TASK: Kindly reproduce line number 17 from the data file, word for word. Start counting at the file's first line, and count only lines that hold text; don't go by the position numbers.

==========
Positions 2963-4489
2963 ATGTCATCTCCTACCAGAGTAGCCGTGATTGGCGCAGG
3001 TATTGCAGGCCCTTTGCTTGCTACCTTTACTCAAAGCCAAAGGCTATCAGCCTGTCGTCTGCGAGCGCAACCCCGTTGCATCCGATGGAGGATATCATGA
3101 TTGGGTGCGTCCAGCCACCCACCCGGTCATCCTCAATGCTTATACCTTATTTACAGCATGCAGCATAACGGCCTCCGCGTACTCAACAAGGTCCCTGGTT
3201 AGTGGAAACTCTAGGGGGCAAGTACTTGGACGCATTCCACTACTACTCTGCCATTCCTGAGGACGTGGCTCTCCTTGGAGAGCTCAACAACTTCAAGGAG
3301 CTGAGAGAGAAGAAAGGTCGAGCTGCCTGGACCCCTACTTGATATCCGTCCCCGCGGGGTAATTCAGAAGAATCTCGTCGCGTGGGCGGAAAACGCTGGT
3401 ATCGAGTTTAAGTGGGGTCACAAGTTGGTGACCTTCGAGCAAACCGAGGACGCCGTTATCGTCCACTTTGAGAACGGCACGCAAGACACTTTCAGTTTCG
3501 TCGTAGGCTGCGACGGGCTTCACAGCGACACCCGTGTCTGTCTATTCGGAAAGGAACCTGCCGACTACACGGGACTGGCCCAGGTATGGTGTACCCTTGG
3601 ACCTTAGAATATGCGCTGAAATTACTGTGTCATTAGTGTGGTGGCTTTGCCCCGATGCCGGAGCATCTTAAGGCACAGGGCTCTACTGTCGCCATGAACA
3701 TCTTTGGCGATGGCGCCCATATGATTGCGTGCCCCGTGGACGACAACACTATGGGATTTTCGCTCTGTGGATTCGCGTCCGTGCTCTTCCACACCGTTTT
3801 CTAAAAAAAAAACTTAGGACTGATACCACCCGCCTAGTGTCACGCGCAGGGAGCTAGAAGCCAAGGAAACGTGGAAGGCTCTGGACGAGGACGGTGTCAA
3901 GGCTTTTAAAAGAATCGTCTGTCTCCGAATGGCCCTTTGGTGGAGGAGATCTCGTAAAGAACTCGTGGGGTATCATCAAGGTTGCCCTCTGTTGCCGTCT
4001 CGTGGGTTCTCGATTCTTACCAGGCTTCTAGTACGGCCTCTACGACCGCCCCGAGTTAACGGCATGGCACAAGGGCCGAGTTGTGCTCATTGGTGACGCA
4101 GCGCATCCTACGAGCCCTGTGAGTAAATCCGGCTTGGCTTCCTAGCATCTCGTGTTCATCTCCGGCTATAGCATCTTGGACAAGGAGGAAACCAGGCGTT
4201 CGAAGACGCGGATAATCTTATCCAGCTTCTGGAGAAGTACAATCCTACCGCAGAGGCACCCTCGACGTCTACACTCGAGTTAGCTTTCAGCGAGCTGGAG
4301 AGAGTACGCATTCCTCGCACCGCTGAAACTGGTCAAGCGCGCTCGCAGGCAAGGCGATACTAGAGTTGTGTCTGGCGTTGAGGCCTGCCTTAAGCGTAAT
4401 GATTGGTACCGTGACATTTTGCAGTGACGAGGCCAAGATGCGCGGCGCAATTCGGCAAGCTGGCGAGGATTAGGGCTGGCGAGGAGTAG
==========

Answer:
4401 GATTGGTACCGTGACATTTTGCAGTGACGAGGCCAAGATGCGCGGCGCAATTCGGCAAGCTGGCGAGGATTAGGGCTGGCGAGGAGTAG